The Wheaton Blog
Moving in Together with Kids? Follow These Tips
Moving in together is a big decision. When one or both of you have children, that decision affects more than just you and your partner. Wheaton World Wide wants you to make the right move by knowing what questions to ask before moving in together with your kids.
We’re not family therapists, but we’ve been around a few blocks. We know that kids need time to adjust to a new relationship and a new living situation. With nearly 50% of marriages ending in divorce, we see new-start families moving in together every day.
Building a blended family takes time and effort. There will be missteps and mistakes, but with some thought and planning your move can be a magical life change for all involved. Here are our tips to make moving in together with kids a positive experience:
Kids thrive on a predictable routine. When their expectations are suddenly challenged, it can create stress and anxiety.
While it’s smart to keep your new romantic relationship separate from your kids when you begin dating, you’ll want to gradually include them in the loop as you move toward cohabitation.
Make your kids and your partner’s kids part of the decision-making process. Once you’ve told them your intention to move in together, give them a voice in everything from where you’ll live to what color they can paint their bedrooms. The more in control kids feel, the easier big transitions like moving will feel.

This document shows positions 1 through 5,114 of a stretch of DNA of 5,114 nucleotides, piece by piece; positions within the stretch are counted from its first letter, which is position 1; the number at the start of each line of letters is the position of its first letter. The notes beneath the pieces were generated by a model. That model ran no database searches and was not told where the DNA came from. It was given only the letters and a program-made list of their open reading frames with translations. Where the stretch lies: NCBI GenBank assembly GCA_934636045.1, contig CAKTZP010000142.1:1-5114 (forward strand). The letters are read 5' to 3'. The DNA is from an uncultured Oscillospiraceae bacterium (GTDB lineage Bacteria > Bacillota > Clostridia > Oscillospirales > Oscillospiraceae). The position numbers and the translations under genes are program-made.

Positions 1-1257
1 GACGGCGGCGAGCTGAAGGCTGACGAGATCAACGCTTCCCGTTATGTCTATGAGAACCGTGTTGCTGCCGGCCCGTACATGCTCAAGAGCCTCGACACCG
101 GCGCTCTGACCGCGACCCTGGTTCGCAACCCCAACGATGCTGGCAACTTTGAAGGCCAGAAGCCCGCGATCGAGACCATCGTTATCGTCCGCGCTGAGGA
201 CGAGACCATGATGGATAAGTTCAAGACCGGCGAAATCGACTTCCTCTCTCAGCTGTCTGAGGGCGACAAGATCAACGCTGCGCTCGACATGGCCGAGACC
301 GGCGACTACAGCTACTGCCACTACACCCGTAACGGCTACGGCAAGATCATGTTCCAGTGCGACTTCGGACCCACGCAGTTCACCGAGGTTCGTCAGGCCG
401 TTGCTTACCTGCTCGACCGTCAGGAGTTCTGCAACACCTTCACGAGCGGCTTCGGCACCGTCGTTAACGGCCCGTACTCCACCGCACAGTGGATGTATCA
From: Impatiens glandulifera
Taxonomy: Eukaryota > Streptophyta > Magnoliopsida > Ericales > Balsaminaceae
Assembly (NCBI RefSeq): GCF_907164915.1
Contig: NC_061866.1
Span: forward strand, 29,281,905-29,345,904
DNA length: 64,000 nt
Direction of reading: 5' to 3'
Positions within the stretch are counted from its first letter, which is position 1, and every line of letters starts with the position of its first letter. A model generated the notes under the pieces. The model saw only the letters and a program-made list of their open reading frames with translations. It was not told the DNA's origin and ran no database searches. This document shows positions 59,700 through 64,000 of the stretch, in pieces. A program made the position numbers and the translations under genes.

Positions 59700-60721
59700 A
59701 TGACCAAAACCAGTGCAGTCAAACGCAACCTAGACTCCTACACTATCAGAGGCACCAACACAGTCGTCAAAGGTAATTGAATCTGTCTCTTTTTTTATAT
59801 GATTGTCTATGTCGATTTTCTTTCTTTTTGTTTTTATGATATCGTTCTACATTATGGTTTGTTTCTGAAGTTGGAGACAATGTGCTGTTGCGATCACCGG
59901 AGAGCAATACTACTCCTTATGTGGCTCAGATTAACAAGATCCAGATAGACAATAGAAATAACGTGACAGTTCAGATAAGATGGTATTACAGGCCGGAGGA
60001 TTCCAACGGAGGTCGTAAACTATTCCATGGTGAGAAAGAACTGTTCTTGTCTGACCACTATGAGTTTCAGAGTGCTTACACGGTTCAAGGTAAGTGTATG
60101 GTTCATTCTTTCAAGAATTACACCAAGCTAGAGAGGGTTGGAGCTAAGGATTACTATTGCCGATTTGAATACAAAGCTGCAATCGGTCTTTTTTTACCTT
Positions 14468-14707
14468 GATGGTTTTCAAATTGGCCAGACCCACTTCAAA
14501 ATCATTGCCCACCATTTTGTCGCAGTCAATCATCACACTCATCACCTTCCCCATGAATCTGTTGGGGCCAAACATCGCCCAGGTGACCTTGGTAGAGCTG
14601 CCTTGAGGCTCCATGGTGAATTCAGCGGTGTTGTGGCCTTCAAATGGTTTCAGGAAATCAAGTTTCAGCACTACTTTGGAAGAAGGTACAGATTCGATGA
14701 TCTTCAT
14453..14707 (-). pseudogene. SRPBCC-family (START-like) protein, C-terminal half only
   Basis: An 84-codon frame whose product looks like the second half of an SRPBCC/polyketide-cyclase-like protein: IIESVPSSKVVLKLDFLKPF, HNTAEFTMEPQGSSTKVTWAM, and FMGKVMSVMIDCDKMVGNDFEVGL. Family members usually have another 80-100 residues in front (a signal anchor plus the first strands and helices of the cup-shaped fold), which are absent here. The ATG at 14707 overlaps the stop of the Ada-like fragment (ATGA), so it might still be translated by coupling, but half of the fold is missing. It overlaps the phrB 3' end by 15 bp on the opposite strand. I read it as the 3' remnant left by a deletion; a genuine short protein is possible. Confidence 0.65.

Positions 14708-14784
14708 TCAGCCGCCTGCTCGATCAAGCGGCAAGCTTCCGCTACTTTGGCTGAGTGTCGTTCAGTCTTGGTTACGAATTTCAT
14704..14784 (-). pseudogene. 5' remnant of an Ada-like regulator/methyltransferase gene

Take Your Time
Like all important life changes, give moving in together plenty of time. The more time you give everyone to adjust to the idea and work out their feelings, the smoother things will go when it finally happens.
You may feel in a hurry to spend your life with that special new love of your life, but don’t exclude everyone else’s needs. Give your kids time to get to know your partner and their kids. Let them warm up to the idea of living together under one roof, and give them time to form their own vision of the new family. This gradual move towards a future together allows everyone to move at their own pace.
Make slow, intentional transitions. Spend time together: have sleepovers, travel and develop a familiarity that is comfortable. You want to make sure this arrangement is going to work for everyone, including yourself. Learn how to mediate conflict before you live together. It’s up to you and your partner to model good conflict resolution skills in front of the kids.
Be on the Same Page as Your Partner
Make sure you and your partner are moving in for the same reasons. Sit down and outline your expectations for the future, and have a plan for moving forward.
Kids are expert detectives. They can sense when there isn’t a united front. If they suspect that you and your partner don’t agree on the reasons for moving in together or how the new house should be run, they’ll expose those cracks in the foundation.
Discuss with your partner your parenting styles and how you will handle conflict. Develop a financial plan. Dividing up expenses, especially when one of you has kids and the other doesn’t, can be contentious. Maybe your partner doesn’t expect to pay for your kids and vice-versa. Make sure you understand where you each stand, and find a resolution that is equitable.